The 2018 winner of PopSci’s annual Best of What’s New continues to impress. NASA’s Parker Solar Probe is still edging closer to the sun than any other spacecraft has ever achieved, and it’s setting new speed records in the process. According to a recent status update from the space agency, the Parker Solar Probe has broken its own record (again) for the fastest thing ever made by human hands—at an astounding clip of 394,736 mph.
The newest milestone comes thanks to a previous gravity-assist flyby from Venus, and occurred on September 27 at the midway point of the probe’s 17th “solar encounter” that lasted until October 3. As ScienceAlert also noted on October 9, the Parker Solar Probe’s speed would hypothetically allow an airplane to circumnavigate Earth about 15 times per hour, or skip between New York City and Los Angeles in barely 20 seconds. Not that any passengers could survive such a journey, but it remains impressive.
The latest pass-by also set its newest record for proximity, at just 4.51 million miles from the sun’s plasma “surface.” In order not to vaporize from temperatures as high as nearly 2,500 degrees Fahrenheit, the Parker Solar Probe is outfitted with a 4.5-inch-thick carbon-composite shield to protect its sensitive instruments. These tools are measuring and imaging the sun’s surface to further researchers’ understanding of solar winds’ origins and evolution, as well as helping to forecast environmental changes in space that could affect life back on Earth. Last month, for example, the probe raced through one of the most intense coronal mass ejections (CMEs) ever observed. In doing so, the craft helped prove a two-decade-old theory that CMEs interact with interplanetary dust, which will improve experts’ abilities in space weather forecasting.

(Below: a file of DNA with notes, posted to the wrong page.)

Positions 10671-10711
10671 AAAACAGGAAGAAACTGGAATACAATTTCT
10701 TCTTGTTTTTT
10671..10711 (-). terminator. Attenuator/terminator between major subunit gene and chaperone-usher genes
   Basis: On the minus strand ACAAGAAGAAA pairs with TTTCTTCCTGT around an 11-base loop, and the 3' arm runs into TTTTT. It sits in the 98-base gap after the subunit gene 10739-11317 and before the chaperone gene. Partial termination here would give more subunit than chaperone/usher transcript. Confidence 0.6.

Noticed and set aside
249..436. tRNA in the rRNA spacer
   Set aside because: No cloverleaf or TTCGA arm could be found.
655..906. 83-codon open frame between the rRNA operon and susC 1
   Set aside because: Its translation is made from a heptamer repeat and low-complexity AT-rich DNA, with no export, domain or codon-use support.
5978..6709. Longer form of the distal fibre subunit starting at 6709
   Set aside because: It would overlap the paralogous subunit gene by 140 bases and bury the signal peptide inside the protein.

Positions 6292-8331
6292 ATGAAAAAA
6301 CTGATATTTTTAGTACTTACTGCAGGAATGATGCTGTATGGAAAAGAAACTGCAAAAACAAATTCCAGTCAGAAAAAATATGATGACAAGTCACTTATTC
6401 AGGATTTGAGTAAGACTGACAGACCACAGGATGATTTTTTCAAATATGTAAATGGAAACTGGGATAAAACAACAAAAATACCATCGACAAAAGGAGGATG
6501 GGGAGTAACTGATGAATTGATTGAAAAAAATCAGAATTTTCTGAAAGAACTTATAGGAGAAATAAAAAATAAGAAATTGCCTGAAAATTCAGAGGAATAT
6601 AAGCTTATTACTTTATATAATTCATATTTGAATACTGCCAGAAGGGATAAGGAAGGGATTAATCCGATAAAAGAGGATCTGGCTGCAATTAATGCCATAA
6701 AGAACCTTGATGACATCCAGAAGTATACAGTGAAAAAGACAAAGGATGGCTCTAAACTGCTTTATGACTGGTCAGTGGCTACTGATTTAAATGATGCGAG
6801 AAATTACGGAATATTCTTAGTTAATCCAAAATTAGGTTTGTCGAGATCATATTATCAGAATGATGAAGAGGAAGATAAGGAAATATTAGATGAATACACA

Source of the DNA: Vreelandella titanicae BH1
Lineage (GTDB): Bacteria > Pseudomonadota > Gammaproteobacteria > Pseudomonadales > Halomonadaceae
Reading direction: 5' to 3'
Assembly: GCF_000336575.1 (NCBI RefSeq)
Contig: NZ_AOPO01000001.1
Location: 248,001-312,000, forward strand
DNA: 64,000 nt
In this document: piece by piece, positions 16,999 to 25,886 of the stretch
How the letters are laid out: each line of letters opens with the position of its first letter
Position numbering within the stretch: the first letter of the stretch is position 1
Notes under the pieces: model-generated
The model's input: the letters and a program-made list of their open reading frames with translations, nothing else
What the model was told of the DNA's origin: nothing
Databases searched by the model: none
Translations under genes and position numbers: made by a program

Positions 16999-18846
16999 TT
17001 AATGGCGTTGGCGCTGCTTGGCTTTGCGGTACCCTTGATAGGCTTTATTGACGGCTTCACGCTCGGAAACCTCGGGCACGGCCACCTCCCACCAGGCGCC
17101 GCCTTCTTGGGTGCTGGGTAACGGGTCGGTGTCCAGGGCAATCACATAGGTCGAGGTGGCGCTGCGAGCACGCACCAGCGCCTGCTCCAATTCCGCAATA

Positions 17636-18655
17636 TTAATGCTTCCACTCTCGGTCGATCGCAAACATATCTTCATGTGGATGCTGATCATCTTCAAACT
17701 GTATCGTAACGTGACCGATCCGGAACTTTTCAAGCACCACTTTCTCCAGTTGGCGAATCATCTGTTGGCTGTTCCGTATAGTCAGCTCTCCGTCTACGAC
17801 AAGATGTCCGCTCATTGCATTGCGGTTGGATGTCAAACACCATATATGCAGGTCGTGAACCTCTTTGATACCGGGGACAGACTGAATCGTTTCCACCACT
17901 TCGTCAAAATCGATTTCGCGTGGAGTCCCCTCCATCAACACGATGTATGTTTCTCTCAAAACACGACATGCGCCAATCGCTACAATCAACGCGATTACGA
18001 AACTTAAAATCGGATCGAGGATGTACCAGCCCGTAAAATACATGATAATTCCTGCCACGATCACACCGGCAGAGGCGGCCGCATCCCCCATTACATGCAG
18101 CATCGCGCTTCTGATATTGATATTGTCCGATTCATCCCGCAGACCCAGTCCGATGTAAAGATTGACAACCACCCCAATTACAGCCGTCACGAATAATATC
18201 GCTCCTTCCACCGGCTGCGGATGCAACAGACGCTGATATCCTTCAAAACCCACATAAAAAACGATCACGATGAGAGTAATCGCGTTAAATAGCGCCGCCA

Despite its punishing journey, NASA reports the Parker Solar Probe remains in good health with “all systems operating normally.” Despite its numerous records, the probe is far from finished with its mission; there are still seven more solar pass-bys scheduled through 2024. At that point (well within Mercury’s orbit), the Parker Solar Probe will finally succumb to the sun’s extreme effects and vaporize into the solar winds— “sort of a poetic ending,” as one mission researcher told PopSci in 2021.